Tanzanians ready for universal health insurance

A new study has revealed that 73 percent of Tanzanians can comfortably subscribe to universal health insurance cover, with each person contributing Sh65,000 annually to access services at
health facilities across the country

Summary

  • This comes as the government said yesterday that it was in an advanced stage of enacting a universal health insurance scheme regulation

Dar es Salaam. A study has revealed that for the first time 73 percent of Tanzanians would comfortably subscribe to the universal health insurance scheme.

This comes as the government said yesterday that it was in an advanced stage of enacting a universal health insurance scheme regulation.

Speaking in the city, Health minister Ummy Mwalimu said a study by the National Institute for Medical Research (NIMR) established that 73 percent of Tanzanians who were involved in the study expressed their willingness to contribute to the universal health insurance fund.

“They say each Tanzanian is capable of contributing Sh65,000 per year for the purpose and in return, they will access health services at all health facilities in the country including the Muhimbili National Hospital and Bugando Zonal Referral Hospital among others,” she said.

Ms Mwalimu was speaking during the 31st Annual Scientific Conference organised by NIMR and graced by Vice President Philip Mpango.

Over 300 health experts from local and international organisations participated in the event to discuss how to improve health services around the globe.

Ms Mwalimu reiterated that the legislative piece would be completed in the near future.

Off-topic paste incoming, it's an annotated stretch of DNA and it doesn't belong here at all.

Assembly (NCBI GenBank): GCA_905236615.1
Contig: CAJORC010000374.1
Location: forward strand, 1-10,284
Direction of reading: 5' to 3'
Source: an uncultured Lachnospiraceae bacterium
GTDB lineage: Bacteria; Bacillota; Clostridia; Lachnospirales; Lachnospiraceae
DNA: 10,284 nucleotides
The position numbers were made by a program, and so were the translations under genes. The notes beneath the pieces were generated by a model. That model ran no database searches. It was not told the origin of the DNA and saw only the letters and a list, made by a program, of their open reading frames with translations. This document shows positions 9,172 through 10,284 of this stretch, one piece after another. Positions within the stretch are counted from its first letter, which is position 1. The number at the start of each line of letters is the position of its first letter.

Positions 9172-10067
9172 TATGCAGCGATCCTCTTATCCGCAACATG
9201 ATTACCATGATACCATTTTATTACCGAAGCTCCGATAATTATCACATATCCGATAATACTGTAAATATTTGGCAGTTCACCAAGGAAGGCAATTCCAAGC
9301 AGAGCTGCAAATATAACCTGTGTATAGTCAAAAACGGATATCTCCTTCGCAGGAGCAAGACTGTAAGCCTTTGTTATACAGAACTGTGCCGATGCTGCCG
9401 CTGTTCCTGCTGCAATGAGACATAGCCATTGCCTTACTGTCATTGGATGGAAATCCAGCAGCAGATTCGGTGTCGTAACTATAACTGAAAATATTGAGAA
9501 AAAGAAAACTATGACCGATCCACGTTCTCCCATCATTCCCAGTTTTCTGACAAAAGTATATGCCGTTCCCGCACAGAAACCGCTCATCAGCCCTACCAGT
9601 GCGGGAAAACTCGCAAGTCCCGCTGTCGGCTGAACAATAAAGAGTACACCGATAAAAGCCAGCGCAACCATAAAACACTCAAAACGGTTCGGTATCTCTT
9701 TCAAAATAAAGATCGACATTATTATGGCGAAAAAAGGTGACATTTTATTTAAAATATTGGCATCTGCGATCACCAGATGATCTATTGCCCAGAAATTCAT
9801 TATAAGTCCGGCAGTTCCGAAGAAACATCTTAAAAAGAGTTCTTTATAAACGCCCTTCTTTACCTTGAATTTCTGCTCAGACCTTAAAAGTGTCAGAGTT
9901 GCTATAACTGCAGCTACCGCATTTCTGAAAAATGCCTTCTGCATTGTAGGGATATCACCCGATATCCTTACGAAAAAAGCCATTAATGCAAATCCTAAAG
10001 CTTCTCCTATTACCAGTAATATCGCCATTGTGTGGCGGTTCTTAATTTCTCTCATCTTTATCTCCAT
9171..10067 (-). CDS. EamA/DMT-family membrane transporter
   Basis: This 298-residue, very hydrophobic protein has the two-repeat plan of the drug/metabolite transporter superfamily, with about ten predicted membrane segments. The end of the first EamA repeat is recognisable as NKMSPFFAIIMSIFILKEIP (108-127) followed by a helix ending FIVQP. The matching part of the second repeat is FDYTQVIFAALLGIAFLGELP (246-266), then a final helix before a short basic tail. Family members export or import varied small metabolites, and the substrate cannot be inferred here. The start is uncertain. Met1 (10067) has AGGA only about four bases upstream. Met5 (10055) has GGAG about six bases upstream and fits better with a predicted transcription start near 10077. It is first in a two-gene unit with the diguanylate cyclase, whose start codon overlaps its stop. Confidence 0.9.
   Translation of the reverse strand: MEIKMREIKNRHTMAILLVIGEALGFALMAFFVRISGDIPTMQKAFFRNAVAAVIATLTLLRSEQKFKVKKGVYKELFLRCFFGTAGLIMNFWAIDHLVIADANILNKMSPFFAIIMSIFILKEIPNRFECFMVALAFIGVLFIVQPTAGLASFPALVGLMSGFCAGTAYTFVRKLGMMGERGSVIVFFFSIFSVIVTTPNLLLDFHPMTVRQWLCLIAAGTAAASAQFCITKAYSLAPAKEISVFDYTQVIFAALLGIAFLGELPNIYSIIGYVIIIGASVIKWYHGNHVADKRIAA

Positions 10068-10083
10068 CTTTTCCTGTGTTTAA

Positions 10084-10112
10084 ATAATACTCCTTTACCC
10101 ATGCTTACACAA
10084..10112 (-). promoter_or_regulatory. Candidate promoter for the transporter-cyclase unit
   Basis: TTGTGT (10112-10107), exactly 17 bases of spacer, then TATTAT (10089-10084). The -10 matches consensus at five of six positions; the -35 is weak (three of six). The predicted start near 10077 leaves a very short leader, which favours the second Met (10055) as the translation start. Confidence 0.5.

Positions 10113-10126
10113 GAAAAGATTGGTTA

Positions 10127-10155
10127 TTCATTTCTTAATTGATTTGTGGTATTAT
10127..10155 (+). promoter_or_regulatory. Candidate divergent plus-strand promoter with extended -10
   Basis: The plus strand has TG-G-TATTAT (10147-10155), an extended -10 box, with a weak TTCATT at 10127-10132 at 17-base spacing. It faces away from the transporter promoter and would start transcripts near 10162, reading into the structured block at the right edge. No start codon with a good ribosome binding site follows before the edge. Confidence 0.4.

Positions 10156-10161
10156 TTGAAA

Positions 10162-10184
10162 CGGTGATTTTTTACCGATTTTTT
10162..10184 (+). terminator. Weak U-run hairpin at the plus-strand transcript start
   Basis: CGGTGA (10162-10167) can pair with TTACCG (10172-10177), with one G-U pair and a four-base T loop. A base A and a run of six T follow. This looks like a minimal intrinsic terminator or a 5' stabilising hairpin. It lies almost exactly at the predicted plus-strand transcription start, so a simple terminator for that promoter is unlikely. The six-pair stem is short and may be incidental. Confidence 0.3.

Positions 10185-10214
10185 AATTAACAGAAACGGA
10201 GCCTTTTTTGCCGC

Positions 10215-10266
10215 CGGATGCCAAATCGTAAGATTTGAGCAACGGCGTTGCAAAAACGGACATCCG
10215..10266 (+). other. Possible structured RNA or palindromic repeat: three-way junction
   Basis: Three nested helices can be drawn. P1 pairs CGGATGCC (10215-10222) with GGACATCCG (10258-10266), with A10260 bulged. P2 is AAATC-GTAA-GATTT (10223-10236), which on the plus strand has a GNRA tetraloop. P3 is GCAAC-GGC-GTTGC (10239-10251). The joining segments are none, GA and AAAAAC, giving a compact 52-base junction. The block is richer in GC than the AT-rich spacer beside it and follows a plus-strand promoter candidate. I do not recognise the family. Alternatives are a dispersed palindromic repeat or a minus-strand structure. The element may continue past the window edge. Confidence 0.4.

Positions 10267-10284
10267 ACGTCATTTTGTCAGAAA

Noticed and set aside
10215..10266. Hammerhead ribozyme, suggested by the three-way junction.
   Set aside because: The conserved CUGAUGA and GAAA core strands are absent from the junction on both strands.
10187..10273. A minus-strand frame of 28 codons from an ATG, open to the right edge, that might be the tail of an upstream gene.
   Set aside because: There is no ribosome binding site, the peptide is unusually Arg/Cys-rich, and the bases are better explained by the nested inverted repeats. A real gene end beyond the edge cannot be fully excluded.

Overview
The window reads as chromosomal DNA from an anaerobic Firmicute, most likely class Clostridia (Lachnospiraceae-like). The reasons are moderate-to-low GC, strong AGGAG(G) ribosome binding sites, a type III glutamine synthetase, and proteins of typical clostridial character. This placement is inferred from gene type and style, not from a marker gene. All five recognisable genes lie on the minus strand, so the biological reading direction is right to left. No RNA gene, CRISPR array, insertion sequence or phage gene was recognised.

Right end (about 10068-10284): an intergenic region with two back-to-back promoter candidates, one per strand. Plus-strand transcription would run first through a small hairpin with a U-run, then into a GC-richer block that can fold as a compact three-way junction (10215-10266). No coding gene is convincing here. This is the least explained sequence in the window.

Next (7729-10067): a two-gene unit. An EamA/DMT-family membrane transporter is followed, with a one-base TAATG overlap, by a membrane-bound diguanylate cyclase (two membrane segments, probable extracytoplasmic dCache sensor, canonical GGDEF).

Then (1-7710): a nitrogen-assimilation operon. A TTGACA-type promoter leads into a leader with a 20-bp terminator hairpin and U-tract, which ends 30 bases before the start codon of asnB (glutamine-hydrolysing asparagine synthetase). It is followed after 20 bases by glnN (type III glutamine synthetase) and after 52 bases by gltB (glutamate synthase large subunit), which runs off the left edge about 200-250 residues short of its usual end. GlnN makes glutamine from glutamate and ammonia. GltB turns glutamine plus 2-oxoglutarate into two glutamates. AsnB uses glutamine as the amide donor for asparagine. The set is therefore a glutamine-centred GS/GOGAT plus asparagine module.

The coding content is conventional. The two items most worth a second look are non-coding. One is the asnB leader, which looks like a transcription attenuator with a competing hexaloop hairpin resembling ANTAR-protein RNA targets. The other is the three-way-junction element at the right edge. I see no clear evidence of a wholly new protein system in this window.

The universal health insurance fund is in line with Tanzania’s 2007 Health Policy which requires all Tanzanians who are economically capable to contribute towards their health expenses whenever they need them.

Data produced in Parliament by Ms Mwalimu on Monday, showed that until December 2021, it was only a total of 9.094 million Tanzanians, representing about 15 percent of the population that had enrolled with a health insurance cover. This means that 85 percent of the country’s population was still using cash whenever accessing health services.

The project manager for Swiss Tropical and Public Health Institute (Swiss TPHI), Mr Ally Kebby, said the organisation was impressed with steps being taken by the government towards the universal health insurance coverage.

“When you take into consideration that many Tanzanians lack health insurance, the conference has come at the right time to discuss such a topic and thus advise the government on the current challenges and opportunities,” he said.

According to him, under their project, dubbed Health Promotion and System Streaming (HPSS), they developed innovative solutions in partnership with the government and support their integration into national institutions, systems and policies. The HPSS project strives to improve access to, utilisation and quality of health services in Tanzania.

Gracing the event, Dr Mpango called for full participation of the private sector in funding research and innovation as a solution to emerging global health challenges.

“Health is a cross-cutting issue, therefore there is need for the involvement of the private sector and others to take full part in funding, this is the only way we can conquer this challenge,” he said.

He stressed that Tanzania focuses on financing risk areas such as vaccines which will help in addressing challenges that arise.

Dr Mpango said the conference came at a time when the world was grappling with health challenges including Covid-19 and Polio as well as non-communicable diseases (NCDs).

According to him, the government believes in pioneering research as a solution to prominent global diseases. The government alone cannot address these challenges hence the need for the private sector to work together but mostly encourage research.

“Tap into digital technologies to address these challenges but also work together with other stakeholders in addressing the issues,” Dr Mpango, the Vice President, said.